Brand proud to support for all branches of the armed services by waiving the initial franchise fees for two qualified veterans starting May 29, 2017 through Labor Day
The last time Tony Hardin was in Vietnam was back in 1966. As a night weapons specialist in the Green Berets, he traveled everywhere that year—from Danang to Nha Trang. And even in the midst of chaos and war, he couldn’t help but be mesmerized by the astounding beauty of the country. He dreams of going back there some day—but this time as a tourist, not a soldier.
Today, as a franchisee for the brand, Hardin is a proud and successful businessman. Hardin purchased his Togo’s restaurant in Hollister, California back in 2008, and as a veteran, many of the skills he picked up during his time in the army have helped him thrive as the business owner he has become today.
“I think there are quite a few skill sets that are transferrable,” Hardin says. “People who’ve been in the military are generally very hard-working and dedicated to team goals. You learn about that a lot in combat. You not only have to protect yourself, but your fellow soldiers as well,” Hardin said. “That camaraderie applies in the business world, too. A franchisee needs to develop strong leadership within his restaurant. The franchisor has to protect the entire system. Developing leadership skills in people is something I learned in the military. That fits very well into the corporate world.”
Countless other veterans share stories similar to Hardin’s—and it’s not going unnoticed. That is why Togo’s is proud to announce its support for all branches of the armed services by waiving the initial franchise fees for two qualified veterans starting May 29, 2017 through Labor Day.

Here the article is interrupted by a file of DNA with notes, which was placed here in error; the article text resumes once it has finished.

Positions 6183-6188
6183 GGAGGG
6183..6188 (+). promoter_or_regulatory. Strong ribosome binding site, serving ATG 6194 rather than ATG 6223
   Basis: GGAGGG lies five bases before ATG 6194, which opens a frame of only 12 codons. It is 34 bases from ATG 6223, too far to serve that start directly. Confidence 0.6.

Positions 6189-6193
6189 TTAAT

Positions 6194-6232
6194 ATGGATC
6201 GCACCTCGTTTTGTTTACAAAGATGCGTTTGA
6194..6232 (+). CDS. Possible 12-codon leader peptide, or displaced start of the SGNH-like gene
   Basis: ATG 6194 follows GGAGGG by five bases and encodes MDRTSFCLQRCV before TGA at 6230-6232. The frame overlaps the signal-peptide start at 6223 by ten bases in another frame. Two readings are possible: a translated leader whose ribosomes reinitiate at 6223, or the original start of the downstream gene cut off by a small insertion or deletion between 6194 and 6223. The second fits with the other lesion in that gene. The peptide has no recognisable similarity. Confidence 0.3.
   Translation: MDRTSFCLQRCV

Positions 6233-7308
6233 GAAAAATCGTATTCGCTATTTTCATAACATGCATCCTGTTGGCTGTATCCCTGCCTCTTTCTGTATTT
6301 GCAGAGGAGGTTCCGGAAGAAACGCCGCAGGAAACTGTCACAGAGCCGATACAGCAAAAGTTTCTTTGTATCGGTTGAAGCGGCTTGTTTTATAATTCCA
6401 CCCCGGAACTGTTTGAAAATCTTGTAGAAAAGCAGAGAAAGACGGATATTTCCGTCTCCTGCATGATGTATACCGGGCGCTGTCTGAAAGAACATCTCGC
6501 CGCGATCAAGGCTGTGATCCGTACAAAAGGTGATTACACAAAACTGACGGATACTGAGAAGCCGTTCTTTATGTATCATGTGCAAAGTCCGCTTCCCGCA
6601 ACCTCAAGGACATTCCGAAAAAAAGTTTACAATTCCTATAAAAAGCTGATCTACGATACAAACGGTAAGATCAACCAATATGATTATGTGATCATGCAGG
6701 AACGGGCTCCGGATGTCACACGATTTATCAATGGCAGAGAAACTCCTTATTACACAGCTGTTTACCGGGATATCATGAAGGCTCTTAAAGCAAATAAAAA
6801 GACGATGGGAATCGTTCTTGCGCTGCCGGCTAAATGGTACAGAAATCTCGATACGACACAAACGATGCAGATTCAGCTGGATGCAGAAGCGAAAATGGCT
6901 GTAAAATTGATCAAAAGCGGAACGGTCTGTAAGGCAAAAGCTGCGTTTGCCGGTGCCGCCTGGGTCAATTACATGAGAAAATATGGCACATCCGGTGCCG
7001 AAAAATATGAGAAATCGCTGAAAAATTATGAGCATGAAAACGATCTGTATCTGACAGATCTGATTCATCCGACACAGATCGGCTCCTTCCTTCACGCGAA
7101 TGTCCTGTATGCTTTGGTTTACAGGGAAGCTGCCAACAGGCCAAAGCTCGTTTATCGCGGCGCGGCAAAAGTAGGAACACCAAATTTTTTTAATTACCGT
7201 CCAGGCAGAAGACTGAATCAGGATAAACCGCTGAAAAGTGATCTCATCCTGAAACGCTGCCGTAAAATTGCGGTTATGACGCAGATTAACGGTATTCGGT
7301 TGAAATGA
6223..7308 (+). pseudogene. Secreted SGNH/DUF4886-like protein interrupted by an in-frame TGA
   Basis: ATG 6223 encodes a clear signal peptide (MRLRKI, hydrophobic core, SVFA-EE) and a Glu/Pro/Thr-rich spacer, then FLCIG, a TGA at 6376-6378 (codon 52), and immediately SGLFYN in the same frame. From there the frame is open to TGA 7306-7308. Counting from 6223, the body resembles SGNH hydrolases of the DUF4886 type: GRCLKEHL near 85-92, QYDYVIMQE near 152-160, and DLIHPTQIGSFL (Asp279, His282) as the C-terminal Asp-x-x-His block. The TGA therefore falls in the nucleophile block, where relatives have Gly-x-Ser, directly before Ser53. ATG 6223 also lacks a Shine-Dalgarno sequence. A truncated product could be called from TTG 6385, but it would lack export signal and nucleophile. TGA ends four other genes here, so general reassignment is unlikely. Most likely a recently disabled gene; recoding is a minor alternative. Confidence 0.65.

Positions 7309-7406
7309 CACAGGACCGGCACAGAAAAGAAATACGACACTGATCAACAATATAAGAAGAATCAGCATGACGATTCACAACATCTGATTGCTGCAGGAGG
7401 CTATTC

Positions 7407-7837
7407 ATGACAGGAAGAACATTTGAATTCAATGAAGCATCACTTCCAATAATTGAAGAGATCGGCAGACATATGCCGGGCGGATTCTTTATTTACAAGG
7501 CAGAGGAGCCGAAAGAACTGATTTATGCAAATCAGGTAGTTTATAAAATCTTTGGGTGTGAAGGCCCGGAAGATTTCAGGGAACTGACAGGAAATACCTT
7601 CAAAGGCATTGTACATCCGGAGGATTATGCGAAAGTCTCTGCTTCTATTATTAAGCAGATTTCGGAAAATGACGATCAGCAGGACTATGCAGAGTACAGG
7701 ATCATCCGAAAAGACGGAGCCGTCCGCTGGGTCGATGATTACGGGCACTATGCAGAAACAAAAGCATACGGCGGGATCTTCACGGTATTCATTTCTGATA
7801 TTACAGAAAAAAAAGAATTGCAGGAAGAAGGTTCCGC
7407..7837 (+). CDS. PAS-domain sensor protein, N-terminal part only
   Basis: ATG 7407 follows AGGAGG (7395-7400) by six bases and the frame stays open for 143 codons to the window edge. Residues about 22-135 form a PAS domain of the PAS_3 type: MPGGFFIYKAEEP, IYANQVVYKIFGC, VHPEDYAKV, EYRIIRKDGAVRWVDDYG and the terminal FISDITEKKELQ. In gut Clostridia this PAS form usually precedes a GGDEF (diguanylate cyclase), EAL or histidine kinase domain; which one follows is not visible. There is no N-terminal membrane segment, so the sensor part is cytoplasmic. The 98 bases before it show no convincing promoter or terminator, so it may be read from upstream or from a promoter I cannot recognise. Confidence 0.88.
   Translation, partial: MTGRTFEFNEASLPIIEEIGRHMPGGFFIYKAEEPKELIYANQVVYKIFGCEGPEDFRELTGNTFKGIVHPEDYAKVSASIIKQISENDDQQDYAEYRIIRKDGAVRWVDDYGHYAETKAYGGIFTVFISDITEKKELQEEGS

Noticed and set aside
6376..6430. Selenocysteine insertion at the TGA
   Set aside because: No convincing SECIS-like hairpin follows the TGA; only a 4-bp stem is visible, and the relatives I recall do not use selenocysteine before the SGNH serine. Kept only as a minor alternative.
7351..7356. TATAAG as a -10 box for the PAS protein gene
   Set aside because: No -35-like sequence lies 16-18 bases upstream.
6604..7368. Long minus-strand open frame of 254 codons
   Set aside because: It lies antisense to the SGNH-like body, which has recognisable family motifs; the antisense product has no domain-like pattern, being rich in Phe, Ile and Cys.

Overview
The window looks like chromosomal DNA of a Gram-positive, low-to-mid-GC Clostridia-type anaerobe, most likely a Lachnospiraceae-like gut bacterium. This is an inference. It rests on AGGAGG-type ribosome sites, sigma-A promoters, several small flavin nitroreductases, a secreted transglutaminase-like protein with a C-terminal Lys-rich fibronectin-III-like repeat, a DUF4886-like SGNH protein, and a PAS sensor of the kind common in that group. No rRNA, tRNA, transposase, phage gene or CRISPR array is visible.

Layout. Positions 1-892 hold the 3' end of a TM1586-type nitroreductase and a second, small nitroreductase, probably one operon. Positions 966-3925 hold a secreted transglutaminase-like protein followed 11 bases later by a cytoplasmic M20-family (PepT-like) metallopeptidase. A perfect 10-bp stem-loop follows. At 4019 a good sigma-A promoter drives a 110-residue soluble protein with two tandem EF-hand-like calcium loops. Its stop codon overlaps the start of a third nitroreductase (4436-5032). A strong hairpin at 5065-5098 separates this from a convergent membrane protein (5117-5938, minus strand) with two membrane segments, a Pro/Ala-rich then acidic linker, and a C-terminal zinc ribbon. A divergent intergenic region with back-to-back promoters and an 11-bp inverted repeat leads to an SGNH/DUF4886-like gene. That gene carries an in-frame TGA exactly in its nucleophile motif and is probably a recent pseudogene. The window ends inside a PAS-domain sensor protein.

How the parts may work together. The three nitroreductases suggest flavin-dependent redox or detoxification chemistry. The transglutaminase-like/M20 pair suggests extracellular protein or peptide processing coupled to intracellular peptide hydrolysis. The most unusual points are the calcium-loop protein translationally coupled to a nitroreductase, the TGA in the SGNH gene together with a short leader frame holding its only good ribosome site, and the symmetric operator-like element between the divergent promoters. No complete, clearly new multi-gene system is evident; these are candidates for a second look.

“We hope this offer will provide a compelling opportunity for a veteran to become the owner of their very own business,” said Glenn Lunde, President of Togo’s. “We value everything our military veterans have done for this country, and respect the vast skills they can bring to our business.”
Today, nearly one in seven franchise businesses is veteran-owned. In the last five years, 5,100 veterans have become business owners, and to date, there are more than 66,000 veteran-owned franchises. Combined, these businesses directly provide jobs for 815,000 Americans, and generate more than $41 Billion in GDP. And in the years to come, these numbers are only expected to grow. That’s because, for many veterans, franchising is a career path that allows them to utilize the skills and traits they picked up while in the military—things like integrity, management and thinking under pressure. And because brands like Togo’s offer incentives, it makes the transition a little easier once they return home and make their next move back into civilian life.
“At Togo’s, we don’t require our franchisee candidates to have restaurant experience. We look for someone who is hard-working, understands the importance of team-building, demonstrates good leadership skills, and is passionate about guest satisfaction,” Lunde added.
Veterans who join Togo’s also have the advantage of becoming part of a brand with a 45-year legacy, a growing fan base, and a track record of success that continues year after year.
“We take a lot of pride in being the West Coast sandwich leader for over 45 years,” Lunde said. “We still have tremendous growth potential, and that’s why we’re seeking qualified candidates to join our franchisee team.”
For Hardin, being a part of Togo’s has given him the chance to spend his days working on something he truly feels passionate about—and he thinks countless other veterans can find that same fulfilling career with Togo’s, too. And thanks to this new incentive, he’s confident that many will finally get the extra assistance they deserve to make the leap into business ownership.
“I can reflect back to when I got out of the military. A lot of veterans aren’t sure what they want to do next. This is the exact opportunity they can use to guide them into the next chapter of their lives,” Hardin added.
To learn how you can qualify for this incentive, click here.